Open Air Factor: a natural form of infection control?
A leading infectious diseases expert from The Australian National University (ANU) suggests a forgotten but formidable protective agent that's been documented in medical journals for close to two centuries could be key to defending against airborne bacteria and viruses , including COVID-19. Professor Peter Collignon AM said the fresh air we breathe outdoors has certain germicidal properties that can "dilute" and limit the spread of harmful bacteria and viruses outside.

Physics - Health - 28.06.2022
Speech-friendly face mask could end frustration of muffled chat
Speech-friendly face mask could end frustration of muffled chat
A new face mask designed by Manchester researchers is promising to end the stress and anxiety talkers and listeners experience when they cover up. Designed by a team at The Universities of Manchester and Salford , and the National Institute for Health and Care Research (NIHR) Manchester Biomedical Research Centre (BRC) , the revolutionary design will protect wearers from viruses such as COVID-19.

Chemistry - Life Sciences - 28.06.2022
7.4 million euros for research into products from wastewater
Showering, cleaning, flushing toilets, and industrial production are all processes that use a great deal of water.

Health - Innovation - 28.06.2022
’Hologram patients’ developed to help train doctors and nurses
A new partnership involving Cambridge University Hospitals (CUH) and the University's Faculty of Education, brings medical training using -mixed reality- technology one step closer.

Life Sciences - Health - 28.06.2022

Philosophy - 28.06.2022
A moral right to stay: Guest commentary
Should more immigration be allowed, not only to counter the threat of an ageing population in our society but also to help with the problem of a lack of skilled workers?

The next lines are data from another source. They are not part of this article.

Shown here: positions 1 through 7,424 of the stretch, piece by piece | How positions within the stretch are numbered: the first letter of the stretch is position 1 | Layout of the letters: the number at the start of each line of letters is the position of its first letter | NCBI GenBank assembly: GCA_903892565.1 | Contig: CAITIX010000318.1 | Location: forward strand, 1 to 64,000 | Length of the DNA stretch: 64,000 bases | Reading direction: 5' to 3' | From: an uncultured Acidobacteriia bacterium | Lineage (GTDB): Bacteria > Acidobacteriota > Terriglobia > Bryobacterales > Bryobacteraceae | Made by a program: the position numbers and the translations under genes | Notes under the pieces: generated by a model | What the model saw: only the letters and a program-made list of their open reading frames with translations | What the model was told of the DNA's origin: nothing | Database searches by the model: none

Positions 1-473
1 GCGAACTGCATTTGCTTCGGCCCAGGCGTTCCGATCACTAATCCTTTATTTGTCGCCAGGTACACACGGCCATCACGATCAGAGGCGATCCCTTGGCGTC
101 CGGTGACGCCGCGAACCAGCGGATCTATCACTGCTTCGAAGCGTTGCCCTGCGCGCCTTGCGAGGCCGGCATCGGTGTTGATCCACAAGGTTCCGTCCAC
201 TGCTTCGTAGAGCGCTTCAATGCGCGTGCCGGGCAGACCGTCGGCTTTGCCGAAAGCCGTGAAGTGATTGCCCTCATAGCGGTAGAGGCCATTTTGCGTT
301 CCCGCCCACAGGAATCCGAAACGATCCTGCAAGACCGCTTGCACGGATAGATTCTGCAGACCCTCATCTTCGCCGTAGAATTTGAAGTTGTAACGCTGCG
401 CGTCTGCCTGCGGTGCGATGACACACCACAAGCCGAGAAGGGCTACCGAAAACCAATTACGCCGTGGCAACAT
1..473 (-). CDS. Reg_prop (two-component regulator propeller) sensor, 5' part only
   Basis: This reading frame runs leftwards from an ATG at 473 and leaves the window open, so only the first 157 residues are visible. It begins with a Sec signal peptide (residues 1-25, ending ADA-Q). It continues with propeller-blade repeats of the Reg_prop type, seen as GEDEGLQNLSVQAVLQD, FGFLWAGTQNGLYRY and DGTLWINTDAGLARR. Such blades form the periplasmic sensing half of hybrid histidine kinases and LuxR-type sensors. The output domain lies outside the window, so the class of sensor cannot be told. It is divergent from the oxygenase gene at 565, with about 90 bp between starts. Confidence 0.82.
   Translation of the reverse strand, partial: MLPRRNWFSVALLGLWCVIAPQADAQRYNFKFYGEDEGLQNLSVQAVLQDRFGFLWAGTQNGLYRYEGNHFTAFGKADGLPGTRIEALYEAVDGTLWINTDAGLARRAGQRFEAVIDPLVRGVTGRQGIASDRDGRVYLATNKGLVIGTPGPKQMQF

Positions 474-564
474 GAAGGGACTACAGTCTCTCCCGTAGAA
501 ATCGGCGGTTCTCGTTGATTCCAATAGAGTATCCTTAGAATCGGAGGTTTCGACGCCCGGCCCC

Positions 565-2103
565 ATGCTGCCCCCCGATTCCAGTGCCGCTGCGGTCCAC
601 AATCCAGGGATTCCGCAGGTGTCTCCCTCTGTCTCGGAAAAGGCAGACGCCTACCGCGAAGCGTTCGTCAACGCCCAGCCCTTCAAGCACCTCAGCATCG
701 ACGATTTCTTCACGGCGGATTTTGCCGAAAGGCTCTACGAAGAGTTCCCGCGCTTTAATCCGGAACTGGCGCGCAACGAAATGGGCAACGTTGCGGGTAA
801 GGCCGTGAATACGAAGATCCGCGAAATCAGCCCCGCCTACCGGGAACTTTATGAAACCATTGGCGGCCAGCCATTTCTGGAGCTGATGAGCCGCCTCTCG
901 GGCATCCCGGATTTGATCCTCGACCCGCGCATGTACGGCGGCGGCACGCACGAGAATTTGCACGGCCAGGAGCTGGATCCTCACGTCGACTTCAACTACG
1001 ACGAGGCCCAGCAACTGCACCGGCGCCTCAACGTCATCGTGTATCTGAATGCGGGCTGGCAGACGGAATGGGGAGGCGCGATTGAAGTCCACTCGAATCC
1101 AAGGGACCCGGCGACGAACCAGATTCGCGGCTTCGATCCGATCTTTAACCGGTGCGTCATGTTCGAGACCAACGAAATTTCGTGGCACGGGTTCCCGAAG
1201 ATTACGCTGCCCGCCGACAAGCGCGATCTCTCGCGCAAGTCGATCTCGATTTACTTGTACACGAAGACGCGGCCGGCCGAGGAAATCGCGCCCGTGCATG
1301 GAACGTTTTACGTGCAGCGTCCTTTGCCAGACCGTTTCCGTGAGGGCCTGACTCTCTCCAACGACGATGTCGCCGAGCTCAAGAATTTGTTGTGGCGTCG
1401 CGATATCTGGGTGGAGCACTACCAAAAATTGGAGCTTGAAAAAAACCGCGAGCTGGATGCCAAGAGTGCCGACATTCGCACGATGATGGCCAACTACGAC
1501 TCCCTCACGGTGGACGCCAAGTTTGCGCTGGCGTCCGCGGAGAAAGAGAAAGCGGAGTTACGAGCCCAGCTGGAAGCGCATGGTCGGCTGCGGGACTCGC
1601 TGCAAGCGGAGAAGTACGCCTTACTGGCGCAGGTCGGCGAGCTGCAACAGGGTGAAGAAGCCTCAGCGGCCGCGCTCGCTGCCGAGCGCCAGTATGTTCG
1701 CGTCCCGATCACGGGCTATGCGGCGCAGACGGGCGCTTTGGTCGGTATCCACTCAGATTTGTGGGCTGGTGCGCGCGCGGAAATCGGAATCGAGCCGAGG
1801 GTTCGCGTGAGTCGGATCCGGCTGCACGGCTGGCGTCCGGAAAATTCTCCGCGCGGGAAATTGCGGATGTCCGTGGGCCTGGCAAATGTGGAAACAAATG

Agronomy / Food Science - 28.06.2022
Backyard beekeepers needed to spy on native stingless bees
Backyard beekeepers needed to spy on native stingless bees
Scientists at the University of Queensland are buzzing about a new citizen science project investigating some of Australia's native bee species in our own backyards. Dr Gurion Ang and Dr Tobias Smith from UQ's School of Biological Sciences are calling on citizen beekeepers to help observe native stingless bees, to better understand them and how their colonies reproduce.

Campus - History / Archeology - 28.06.2022

Social Sciences - 28.06.2022
BASF to catalyse passion for science amongst primary school children in Western Australia with two BASF Kids’ Lab events
BASF, the world's leading chemical company, will once again partner with Curtin University to ignite interest in STEM (Science, Technology, Engineering and Math) subjects amongst primary school students from Year 4 - 6 from WA with the latest edition of the popular BASF Kids' Lab program.

Music - Social Sciences - 28.06.2022
Party hard but party safe at the Montreux Jazz Festival
Party hard but party safe at the Montreux Jazz Festival
An EPFL PhD candidate in urban sociology spent four years working at the Montreux Jazz Festival in order to gain insights into how safety and security are managed, both within and around this world-famous event.

Chemistry - Environment - 28.06.2022
Aiming at an industry without CO2 emissions
Aiming at an industry without CO2 emissions
On 20 June, the Association for the Decarbonization of Industry with representatives from industry, energy suppliers, the financial sector and research adopted a joint strategy with the aim of developing holistic approaches for CO2 cuts in industrial applications that can rapidly be implemented. The focus is on high-temperature processes and logistics.

Life Sciences - Environment - 28.06.2022

Life Sciences - Environment - 28.06.2022
Using native plants to filter a ubiquitous water contaminant
Using native plants to filter a ubiquitous water contaminant
This summer a biology student is testing the potential of three plants native to Canada to remove the widespread contaminant triclosan from water. Every day, large quantities of human-generated synthetic chemicals enter Quebec's wetlands and waterways, altering natural cycles. One example is triclosan, a chemical compound found in a wide range of everyday consumer goods such as toothpaste, soap and deodorant.

Life Sciences - Health - 28.06.2022